Sunday, February 27, 2011

House Rules by Jodi Picoult - Book 6

You can probably tell I like Jodi Picoult's novels - after all I'm only on book 6 and this is the second one I've read. House Rules turned up as a birthday present and after Danielle McGaw's great review, I rushed to read it. The book tells the story of a young man, Jacob, with Asperger's Syndrome (which affects the whole family) who finds himself accused of murder.

Here's Amazon's description:
Jacob Hunt is a teenage boy with Asperger's syndrome. He's hopeless at reading social cues or expressing himself well to others, and like many kids with AS, Jacob has a special focus on one subject--in his case, forensic analysis. He's always showing up at crime scenes, thanks to the police scanner he keeps in his room, and telling the cops what they need to do...and he's usually right. But then his town is rocked by a terrible murder and, for a change, the police come to Jacob with questions. All of the hallmark behaviors of Asperger's--not looking someone in the eye, stimulatory tics and twitches, flat affect--can look a lot like guilt to law enforcement personnel. Suddenly, Jacob and his family, who only want to fit in, feel the spotlight shining directly on them. For his mother, Emma, it's a brutal reminder of the intolerance and misunderstanding that always threaten her family. For his brother, Theo, it's another indication of why nothing is normal because of Jacob. And over this small family the soul-searing question looms: Did Jacob commit murder?

I've had a couple of students with Asperger's and it was fascinating to get further insight into some of the hallmarks of the syndrome. The story is told from multiple viewpoints (Jacob's, his mother's, his brother's, his lawyer's and that of the cop who arrests him). It is riveting and the characters are richly drawn. As usual, Jodi Picoult sucks you into her world - and it's a thrilling ride. I could not put the book down, blasting through it in less than two days. I worked out the sequence of events half way through, but that didn't spoil the book - it was just as interesting waiting to see how the other characters would find out. I loved it!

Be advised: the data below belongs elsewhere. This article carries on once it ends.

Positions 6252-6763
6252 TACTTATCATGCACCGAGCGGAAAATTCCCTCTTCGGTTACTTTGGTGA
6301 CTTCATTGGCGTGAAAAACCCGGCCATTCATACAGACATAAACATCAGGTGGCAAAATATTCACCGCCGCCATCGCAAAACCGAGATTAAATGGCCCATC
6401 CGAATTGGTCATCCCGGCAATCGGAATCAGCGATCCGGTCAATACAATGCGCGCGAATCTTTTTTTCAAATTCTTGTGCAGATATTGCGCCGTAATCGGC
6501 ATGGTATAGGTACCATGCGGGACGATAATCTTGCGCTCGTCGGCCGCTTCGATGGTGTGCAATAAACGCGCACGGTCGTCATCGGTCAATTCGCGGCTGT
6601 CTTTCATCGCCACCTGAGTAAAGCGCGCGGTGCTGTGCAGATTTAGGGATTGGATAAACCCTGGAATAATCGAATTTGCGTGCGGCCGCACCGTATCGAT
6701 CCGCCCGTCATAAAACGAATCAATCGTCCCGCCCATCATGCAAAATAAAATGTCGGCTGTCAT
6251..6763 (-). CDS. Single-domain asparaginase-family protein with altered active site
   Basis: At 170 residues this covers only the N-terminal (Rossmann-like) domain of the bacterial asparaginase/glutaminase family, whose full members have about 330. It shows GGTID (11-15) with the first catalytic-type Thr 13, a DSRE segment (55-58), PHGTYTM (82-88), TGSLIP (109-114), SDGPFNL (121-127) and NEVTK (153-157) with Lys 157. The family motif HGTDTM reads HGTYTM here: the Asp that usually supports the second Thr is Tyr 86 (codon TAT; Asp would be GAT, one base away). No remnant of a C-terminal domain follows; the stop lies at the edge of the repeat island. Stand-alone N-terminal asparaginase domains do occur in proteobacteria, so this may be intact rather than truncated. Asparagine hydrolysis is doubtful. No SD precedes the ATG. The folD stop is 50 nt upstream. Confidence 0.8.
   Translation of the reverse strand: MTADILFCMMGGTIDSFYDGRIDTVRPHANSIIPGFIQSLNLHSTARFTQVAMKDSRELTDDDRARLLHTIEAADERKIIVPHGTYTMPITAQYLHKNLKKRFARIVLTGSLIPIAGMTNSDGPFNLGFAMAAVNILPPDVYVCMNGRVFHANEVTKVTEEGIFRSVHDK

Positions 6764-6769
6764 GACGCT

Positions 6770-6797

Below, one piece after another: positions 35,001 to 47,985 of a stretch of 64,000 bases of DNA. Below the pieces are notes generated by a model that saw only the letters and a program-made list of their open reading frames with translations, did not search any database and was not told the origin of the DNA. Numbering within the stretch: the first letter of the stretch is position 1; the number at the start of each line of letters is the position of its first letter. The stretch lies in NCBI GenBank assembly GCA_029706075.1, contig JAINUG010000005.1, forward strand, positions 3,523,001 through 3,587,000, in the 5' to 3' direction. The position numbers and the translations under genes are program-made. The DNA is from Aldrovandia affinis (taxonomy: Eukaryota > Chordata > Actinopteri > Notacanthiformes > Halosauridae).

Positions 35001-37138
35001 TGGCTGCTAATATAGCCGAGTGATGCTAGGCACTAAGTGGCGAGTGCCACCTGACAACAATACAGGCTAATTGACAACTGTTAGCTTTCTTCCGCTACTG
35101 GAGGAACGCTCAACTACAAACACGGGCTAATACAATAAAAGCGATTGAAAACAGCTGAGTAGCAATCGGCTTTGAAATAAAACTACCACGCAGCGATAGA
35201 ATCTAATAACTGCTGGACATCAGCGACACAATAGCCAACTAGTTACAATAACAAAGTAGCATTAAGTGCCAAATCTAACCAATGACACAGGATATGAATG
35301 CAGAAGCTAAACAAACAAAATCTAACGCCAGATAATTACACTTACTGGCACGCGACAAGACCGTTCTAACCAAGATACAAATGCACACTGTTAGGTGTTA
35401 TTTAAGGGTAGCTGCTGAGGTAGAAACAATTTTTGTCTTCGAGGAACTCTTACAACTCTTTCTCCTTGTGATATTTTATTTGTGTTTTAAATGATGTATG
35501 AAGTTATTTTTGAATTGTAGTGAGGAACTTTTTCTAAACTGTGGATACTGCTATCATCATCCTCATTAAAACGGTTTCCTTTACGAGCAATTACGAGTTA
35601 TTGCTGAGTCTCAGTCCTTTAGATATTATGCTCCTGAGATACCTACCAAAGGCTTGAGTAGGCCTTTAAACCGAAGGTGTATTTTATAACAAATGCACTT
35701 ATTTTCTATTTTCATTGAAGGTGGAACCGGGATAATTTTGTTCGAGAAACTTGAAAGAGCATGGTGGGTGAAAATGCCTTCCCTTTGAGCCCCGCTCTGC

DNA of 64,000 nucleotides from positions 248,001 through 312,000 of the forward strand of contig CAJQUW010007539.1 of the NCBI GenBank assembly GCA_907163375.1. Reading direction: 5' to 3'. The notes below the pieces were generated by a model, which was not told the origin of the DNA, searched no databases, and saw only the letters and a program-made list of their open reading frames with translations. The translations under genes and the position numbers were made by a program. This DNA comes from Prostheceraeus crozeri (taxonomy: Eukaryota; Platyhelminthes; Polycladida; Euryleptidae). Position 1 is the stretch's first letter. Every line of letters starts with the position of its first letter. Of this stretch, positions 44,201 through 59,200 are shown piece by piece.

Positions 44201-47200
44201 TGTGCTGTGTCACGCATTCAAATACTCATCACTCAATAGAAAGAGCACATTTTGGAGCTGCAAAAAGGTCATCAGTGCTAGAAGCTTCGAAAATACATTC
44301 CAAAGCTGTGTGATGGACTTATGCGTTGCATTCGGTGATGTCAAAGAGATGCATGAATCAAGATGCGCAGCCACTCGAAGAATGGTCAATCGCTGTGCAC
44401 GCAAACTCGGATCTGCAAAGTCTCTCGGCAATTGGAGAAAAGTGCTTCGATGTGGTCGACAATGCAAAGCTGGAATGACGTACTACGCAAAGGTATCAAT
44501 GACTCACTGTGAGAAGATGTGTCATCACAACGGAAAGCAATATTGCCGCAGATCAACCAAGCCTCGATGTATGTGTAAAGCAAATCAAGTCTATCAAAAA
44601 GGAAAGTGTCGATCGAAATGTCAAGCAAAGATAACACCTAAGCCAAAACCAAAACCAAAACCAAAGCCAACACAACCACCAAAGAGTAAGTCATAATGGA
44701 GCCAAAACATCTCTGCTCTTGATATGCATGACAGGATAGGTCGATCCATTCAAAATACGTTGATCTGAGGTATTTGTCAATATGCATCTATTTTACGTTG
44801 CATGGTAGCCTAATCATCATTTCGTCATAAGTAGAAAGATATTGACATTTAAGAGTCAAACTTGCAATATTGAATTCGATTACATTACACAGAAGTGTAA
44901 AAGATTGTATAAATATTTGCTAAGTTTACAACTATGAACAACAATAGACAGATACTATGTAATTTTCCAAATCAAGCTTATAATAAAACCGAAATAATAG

Tuesday, February 22, 2011

The Venetian Judgement by David Stone - Book 5 (plus 1)

My fifth book was the Venetian Judgment by David Stone. I'd previously read the Orpheus Deception, so I expected an action-packed Robert Ludlum style thriller. Here's Amazon's description:

CIA cleaner Micah Dalton has taken his revenge against the Serbian gang who shot his lover. Then he receives a mysterious jade box containing a stainless steel glasscutter. Someone is sending him a very serious message, a message that will force him back into action against a foe out to unleash chaos upon the world...
This book was a good read, though in my opinion not in the class of the Bourne series by Ludlum. What also makes it strange is the intermittent presence of a dead guy who gives the hero advice. This is explained away by the lingering effects of some substance he was tortured with, but it doesn't quite ring true.  If you like thrillers, you'll probably enjoy this anyway - I give it 3 out 5 stars (because I'm feeling generous).

So, what about the half, you ask? I've also read Clive Cussler's The Wrecker, set in the early 1900s when the US railroad was being built. I count it as a half because I started it before the challenge, though I only read 10 pages.

Here's what Amazon says:
Van Dorn Detective Agency operative Isaac Bell returns, this time to track down a clever saboteur who’s been dubbed the Wrecker. Seems the Wrecker has it in for the Southern Pacific Company, and he will stop at nothing, including murder, to keep the company from putting through a new railway line between San Francisco and northern California.

I found this a good read, though slow to start, The hero, his fiancee and the other main characters are very personable and once you get past the first third, the story moves at a good pace.

Thursday, February 17, 2011